Receivables turnover:. The receivable turnover ratio calculates the number of times in an operatingcycle (normally one year) the company collects its receivable balance. It is calculated by dividing net creditsales by the average net receivables. Net credit sales is net sales less cash sales. If cash sales areunknown, use net sales. Average net receivables is usually the balance of net receivables at the beginning ofthe year plus the balance of net receivables at the end of the year divided by two. If the company iscyclical, an average calculated on a reasonable basis for the companys operations should be used such asmonthly or quarterly. Calculation of Receivables Turnover 2011 2010 2009 Net credit sales $129,000 $97,000 Accounts receivable 18,567 19,230 $17,599 Average receivables (18,567+19,230)/2= (19,230+17,599)/2= 18,898.5 18,414.5 Receivables turnover $129,00/$18,898.5 = $97,00/$18,414.5 = 6.8 times 5.3 times
Inventory turnover: The inventory turnover ratio measures the number of times the company sellsits inventory during the period. It is calculated by dividing the cost of goods sold by average inventory.Average inventory is calculated by adding beginning inventory and ending inventory and dividing by 2.If the company is cyclical, an average calculated on a reasonable basis for the companys operationsshould be used such as monthly or quarterly. 2011 2010 2009 Cost of goods sold $70,950 $59,740 Inventory 12,309 12,202 $12,102 Average inventory (12,309+12,202)/2= (12,202+12,102)/2= 12,255.5 12,152 Inventory turnover $70,950/$12,255.5= $59,740/$12,152= 5.8 times 4.9 times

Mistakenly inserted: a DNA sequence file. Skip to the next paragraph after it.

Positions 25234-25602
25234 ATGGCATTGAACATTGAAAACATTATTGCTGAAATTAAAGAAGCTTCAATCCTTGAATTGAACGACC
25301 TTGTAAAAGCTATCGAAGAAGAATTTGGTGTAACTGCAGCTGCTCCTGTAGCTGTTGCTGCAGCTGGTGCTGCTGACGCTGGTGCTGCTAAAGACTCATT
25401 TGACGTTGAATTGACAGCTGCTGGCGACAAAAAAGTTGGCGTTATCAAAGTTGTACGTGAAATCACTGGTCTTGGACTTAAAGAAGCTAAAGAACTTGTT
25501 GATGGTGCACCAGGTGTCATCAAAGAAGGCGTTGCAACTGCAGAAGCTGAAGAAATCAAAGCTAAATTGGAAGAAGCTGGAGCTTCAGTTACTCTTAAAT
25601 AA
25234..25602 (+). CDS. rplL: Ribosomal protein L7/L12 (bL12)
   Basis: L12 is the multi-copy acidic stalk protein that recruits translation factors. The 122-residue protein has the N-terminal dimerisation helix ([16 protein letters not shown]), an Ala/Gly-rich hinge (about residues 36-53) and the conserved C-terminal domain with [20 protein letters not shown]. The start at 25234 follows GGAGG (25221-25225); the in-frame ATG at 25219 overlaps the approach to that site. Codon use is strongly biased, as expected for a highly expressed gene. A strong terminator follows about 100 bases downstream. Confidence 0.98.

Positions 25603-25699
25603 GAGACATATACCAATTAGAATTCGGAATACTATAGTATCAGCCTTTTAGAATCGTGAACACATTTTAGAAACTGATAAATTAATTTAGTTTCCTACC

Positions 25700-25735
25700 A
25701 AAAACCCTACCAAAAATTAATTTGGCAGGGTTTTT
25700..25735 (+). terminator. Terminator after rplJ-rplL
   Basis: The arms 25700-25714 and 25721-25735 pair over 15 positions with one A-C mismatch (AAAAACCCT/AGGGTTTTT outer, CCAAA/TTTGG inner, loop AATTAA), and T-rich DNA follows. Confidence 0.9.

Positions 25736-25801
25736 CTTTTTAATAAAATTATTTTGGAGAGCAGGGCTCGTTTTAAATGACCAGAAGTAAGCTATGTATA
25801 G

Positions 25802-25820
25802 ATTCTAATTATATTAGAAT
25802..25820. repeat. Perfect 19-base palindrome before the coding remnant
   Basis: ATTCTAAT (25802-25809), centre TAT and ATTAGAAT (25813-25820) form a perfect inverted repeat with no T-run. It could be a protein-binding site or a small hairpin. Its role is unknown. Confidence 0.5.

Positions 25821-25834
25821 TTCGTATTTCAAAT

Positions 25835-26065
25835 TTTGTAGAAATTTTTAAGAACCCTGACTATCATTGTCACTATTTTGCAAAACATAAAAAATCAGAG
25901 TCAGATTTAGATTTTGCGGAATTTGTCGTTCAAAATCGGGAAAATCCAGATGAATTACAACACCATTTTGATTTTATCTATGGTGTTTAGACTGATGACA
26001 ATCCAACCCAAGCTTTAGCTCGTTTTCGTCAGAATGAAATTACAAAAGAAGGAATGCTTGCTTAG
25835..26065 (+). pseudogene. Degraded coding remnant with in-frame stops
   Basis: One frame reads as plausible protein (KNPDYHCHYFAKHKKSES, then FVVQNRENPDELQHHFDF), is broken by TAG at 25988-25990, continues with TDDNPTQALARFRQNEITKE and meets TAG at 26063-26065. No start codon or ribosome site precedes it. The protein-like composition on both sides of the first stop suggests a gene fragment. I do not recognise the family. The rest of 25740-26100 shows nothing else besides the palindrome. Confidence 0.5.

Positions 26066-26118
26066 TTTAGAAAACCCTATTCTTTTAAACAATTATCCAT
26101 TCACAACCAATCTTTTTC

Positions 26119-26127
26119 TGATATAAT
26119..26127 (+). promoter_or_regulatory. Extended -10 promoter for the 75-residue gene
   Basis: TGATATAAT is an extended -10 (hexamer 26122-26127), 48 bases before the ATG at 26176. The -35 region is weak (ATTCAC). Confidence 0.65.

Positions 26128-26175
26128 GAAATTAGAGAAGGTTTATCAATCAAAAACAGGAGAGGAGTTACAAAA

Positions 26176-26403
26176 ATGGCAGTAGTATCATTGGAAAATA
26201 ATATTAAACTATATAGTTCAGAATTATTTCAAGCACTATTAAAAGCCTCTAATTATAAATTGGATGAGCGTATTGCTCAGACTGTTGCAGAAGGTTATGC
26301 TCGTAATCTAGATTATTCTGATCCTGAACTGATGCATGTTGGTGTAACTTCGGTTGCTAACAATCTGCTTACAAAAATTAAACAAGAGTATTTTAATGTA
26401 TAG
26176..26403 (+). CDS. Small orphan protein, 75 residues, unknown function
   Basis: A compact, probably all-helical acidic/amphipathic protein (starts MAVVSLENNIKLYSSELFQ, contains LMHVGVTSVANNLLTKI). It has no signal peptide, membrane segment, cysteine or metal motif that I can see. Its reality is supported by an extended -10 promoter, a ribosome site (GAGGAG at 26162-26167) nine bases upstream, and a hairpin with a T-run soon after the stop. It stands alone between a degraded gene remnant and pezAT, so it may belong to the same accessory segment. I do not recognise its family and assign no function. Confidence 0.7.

Profitability ratios: Profitability ratios measure a companys operating efficiency, including its ability to generate income andtherefore, cash flow. Cash flow affects the companys ability to obtain debt and equity financing.Profit margin: The profit margin ratio, also known as the operating performance ratio, measures thecompanys ability to turn its sales into net income. To evaluate the profit margin, it must be compared tocompetitors and industry statistics. It is calculated by dividing net income by net sales. 2011 2010 Net income/(loss) $ 8,130 Net sales 129,000 Profit margin 6.3% (1.4%)
Asset turnover: The asset turnover ratio measures how efficiently a company is using itsassets. The turnover value varies by industry. It is calculated by dividing net sales by averagetotal assets. 2011 2010 2009 Net sales $129,000 $97,000 Total assets 114,538 118,732 $102,750 (114,538+118,732)/2= (118,732+102,750)/2= Average total assets 116,635 110,741 Asset turnover $129,00/$116,635= $97,00/$110,741 = 1.1 times .9 times